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Security Bug The Almighty Buck

Hackers Break Currency Validator To Pass Any Paper As Valid Euro 162 162

Trailrunner7 writes "If espionage is the world's second-oldest profession, counterfeiting may be in the running to be third on that list. People have been trying to forge currency for just about as long as currency has been circulating, and anti-counterfeiting methods have tried to keep pace with the state of the art. The anti-counterfeiting technology in use today of course relies on computers and software, and like all software, it has bugs, as researchers at IOActive discovered when they reverse-engineered the firmware in a popular Euro currency verifier and found that they could insert their own firmware and force the machine to verify any piece of paper as a valid Euro note. 'The impact is obvious. An attacker with temporary physical access to the device could install customized firmware and cause the device to accept counterfeit money. Taking into account the types of places where these devices are usually deployed (shops, mall, offices, etc.) this scenario is more than feasible.'"
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Hackers Break Currency Validator To Pass Any Paper As Valid Euro

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  • by SuperCharlie (1068072) on Wednesday October 30, 2013 @03:05PM (#45283867)
    When I was around 12 or so, my dad was in the army and worked on anti-aircraft systems. One Saturday he needed to get or do something at the shop so he drug me along for the ride. Both of us in our plain clothes. We walked up to the shop, 2 guards patrolling, he said hi, pulled out his keys and opened the door. I was in awe of what I saw inside.. 15 M163 Vulcan self-propelled anti-aircraft guns all in a line. We piddled with some things, he started one up and made sure to tell me repeatedly dont stand in front of this.. (the radar).. and after an hour or so we left.

    Almost to the car, he said.. "you remember those two guards?" "Yes.." I said "I didnt know them from Adam. You can get away with anything if you look like you know what you are doing."

    A lesson I have remembered all my life and used on more than one occasion.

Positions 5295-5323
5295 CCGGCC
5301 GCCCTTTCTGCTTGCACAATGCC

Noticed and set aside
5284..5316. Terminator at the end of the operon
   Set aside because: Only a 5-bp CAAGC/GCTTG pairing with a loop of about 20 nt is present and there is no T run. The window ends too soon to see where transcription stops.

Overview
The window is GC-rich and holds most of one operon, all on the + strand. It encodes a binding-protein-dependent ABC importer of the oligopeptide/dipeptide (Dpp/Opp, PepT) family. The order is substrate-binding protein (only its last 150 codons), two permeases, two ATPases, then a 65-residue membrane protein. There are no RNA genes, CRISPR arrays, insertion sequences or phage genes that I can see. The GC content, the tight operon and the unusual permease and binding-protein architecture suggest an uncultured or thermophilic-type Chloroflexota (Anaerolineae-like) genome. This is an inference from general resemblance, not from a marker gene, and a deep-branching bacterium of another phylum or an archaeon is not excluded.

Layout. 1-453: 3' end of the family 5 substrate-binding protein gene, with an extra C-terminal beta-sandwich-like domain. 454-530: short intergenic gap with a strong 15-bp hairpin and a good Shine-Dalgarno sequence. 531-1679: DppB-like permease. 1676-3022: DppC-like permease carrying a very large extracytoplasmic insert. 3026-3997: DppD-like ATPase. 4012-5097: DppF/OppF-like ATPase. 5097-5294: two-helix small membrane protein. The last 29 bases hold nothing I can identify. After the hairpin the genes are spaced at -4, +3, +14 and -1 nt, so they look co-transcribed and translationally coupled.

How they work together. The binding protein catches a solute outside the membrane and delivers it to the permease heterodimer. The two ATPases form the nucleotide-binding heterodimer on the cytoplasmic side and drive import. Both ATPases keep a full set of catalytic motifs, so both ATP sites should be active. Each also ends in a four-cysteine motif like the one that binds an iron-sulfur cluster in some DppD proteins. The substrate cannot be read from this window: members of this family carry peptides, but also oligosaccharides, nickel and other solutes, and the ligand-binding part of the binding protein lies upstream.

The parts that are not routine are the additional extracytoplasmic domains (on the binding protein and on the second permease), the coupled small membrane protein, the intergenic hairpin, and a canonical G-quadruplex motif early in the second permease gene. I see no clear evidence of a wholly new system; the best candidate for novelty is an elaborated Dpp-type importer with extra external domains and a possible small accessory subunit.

• by mlts (1038732) * on Wednesday October 30, 2013 @04:02PM (#45284623)

    There are some fairly sane security measures a maker of a security device can do for fairly cheap to ensure that a tampered device isn't going to work without a lot of money and time put in:

    1: If it is something static like a bill checker, take the time to heavily QA the device, including throw prototypes in the field for a while. Then, just have the firmware burned into a ROM (a true ROM, not an EEPROM, EPROM, PROM, flash, or an OS on a HDD... it goes into silicon and is not modifiable, period.) Of course, a bill checker might need updates when the currency gets a facelift, so a bill checker likely would need some type of upgrade mechanism.

    2: If an update mechanism is needed, TPM chips are not expensive. In fact, some ARM CPUs have them built in. That solves 95% of the problem right there, because if the OS isn't signed, the OS won't be able to decrypt the last stage and boot.

    3: As a subset of #2, the code that allows flashing of ROM images should be in a non-alterable, signed image. This way, if the main OS image has to change, it has to go through the "gatekeeper" image to be written to the boot medium, or it doesn't get on there.

    4: Multiple images. This way, if a flash image is verified and copied to a temporary space and is being copied to the main storage, a power failure doesn't brick the device. The TPM boots, finds the signature of the first image fails, tries the backup, boots from that. The flash process updates both images, so only one would be inoperable during an update at a time.

    5: To prevent flashing to a less secure previous version, the OS image that does the image update work can be set to look at version IDs, or optionally, if the ID is signed with a certain flag, can allow earlier versions to overwrite newer ones, or have beta images be able to be downgraded if needed.

    6: The image flashing would have to be via a physical process, such as a USB connection. This way, devices can't be upgraded over the network, which shuts out a lot of potential exploits.

    I'm sure I've missed a few items, but it doesn't take a lot of engineering to have an update mechanism in place that is tamper resistant.

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